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MetzarefHaAvodah, printed by Rabbi Aryeh Leib Shapira, grandson of the SlavitaRav. Zhitomir 1865. Extremely rare.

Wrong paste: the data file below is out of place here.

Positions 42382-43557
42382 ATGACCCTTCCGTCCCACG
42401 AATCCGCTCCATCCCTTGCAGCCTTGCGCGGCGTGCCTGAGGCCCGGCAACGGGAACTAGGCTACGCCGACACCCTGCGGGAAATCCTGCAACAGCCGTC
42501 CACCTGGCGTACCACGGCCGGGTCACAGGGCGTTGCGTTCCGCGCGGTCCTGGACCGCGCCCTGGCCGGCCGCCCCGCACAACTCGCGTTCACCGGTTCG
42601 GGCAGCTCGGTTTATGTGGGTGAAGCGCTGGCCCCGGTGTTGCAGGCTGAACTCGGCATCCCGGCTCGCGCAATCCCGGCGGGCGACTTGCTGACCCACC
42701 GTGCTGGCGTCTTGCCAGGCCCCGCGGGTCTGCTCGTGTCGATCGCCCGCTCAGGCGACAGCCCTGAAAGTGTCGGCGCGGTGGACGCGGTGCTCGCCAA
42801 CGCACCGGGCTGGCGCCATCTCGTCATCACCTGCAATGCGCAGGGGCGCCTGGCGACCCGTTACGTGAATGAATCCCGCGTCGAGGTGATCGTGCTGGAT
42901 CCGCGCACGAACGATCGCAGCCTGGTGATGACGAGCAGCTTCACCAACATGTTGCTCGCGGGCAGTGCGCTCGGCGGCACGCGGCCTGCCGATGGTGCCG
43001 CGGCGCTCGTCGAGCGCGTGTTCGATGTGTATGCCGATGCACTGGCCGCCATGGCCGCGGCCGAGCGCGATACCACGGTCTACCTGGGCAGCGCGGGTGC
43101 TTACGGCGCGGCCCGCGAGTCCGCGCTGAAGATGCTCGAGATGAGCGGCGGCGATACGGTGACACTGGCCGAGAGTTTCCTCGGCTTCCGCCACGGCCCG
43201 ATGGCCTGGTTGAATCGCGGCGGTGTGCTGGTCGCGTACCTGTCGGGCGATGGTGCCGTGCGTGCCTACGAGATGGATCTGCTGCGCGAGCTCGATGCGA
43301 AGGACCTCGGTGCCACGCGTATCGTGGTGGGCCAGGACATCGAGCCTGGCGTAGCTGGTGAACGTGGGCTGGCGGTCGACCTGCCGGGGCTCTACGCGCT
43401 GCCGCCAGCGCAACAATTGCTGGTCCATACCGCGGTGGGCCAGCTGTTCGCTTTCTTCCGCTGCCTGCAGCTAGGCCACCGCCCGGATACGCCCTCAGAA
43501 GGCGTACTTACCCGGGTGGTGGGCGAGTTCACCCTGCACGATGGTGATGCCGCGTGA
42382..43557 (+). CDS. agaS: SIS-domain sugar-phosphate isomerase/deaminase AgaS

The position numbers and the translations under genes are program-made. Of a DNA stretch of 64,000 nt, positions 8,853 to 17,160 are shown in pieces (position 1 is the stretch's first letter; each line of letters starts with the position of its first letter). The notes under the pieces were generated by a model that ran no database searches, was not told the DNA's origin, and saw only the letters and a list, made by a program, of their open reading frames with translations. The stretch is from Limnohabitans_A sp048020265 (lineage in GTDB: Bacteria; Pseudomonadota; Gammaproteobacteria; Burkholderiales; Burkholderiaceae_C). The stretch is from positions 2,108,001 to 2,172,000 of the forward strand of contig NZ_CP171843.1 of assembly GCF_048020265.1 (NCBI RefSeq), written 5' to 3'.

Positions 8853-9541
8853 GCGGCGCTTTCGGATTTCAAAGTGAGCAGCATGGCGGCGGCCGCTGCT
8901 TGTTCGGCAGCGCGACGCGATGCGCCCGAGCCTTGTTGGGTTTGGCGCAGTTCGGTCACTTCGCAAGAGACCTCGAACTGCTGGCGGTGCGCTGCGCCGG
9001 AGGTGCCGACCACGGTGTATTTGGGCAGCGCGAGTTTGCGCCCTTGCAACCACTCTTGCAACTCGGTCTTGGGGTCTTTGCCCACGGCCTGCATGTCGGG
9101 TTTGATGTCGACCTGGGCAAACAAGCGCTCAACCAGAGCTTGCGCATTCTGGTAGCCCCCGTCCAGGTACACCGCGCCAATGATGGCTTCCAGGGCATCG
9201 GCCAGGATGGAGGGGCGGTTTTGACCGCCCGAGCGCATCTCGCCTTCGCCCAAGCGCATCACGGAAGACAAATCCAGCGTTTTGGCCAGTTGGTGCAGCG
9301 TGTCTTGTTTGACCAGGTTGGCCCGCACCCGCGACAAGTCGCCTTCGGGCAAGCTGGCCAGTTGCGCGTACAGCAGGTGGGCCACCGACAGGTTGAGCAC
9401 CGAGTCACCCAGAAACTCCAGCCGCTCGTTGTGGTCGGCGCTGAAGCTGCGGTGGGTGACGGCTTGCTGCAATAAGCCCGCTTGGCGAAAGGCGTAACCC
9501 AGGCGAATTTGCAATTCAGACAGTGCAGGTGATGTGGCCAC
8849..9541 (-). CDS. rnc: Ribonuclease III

“Debate from around 80 years ago between two sages of their generation, one a Chassid and one a Misnaged, both participated leshemshamayim…and fought in the fields of the revealed and hidden Torah, and on the Talmud and the poskim, and after which each shook hands with the other and were friends. In addition there is a letter from RavGadolHaDor, MohararSchneorZalman [of Liady].” The composition was first printed in Koenigsberg in 1858. This is the second edition, rarer, printed by chassidei Zhitomir. There are a number of differences between the two editions—in this one, the introduction was removed, and the preambles of the glosses were removed: “the editor said,” “the author said,” and any use of the first person: “I heard,” “I saw.” Except for one note: “The teller said: I heard this from Rabbi Sa’adiya, student of the Gra” (page 23). The importance of this book is not just in terms of “knowing what you must answer” regarding the meaning of Chassidut, but also as a self-reflexive explanation, for those knocking on the doors of chassidut—what is chassidut, and who are the chassidim. The book is edited in a manner similar to that of the Kuzari. On one side is the questioner who is asking about the meaning of chassidut, and on the other is the chassid who is lecturing and describing the Chassidic method and its justness. The book was written like a debate, but the debate never actually took place (as has been proven by many researchers). But nevertheless the statements made in the book often point to historical truths, such as the fact that the Grach of Volozhin and his son Rabbi Itzileh studied the texts of Chabad. Another book by the author exists in a similar format. The author is a Chabad chassid, Rabbi Yaakov Bachrach of Kidan (also known as YankelKidaner), a follower of the middle Admor, and after his death a follower of the Tzemach Tzedek. In his youth he studied at the yeshiva of the Gaon Rabbi Haim of Volozhin. When he became attracted to Chabad he travelled to Lubavitch, and his family attacked him for having become a Chassid. | Missing the last page (originally 70 pages). No binding. Good condition.
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